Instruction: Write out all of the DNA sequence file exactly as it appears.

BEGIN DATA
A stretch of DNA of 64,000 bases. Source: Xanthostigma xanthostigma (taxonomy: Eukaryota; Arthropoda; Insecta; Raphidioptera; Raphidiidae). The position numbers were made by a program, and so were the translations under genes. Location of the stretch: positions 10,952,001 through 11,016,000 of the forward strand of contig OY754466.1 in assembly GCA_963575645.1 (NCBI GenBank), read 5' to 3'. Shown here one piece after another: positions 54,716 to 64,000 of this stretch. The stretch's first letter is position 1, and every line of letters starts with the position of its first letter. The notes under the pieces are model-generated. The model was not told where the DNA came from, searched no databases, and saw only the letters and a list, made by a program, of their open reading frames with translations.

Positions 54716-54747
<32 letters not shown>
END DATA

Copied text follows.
A stretch of DNA of 64,000 bases. Source: Xanthostigma xanthostigma (taxonomy: Eukaryota; Arthropoda; Insecta; Raphidioptera; Raphidiidae). The position numbers were made by a program, and so were the translations under genes. Location of the stretch: positions 10,952,001 through 11,016,000 of the forward strand of contig OY754466.1 in assembly GCA_963575645.1 (NCBI GenBank), read 5' to 3'. Shown here one piece after another: positions 54,716 to 64,000 of this stretch. The stretch's first letter is position 1, and every line of letters starts with the position of its first letter. The notes under the pieces are model-generated. The model was not told where the DNA came from, searched no databases, and saw only the letters and a list, made by a program, of their open reading frames with translations.

Positions 54716-54747
<32 letters not shown>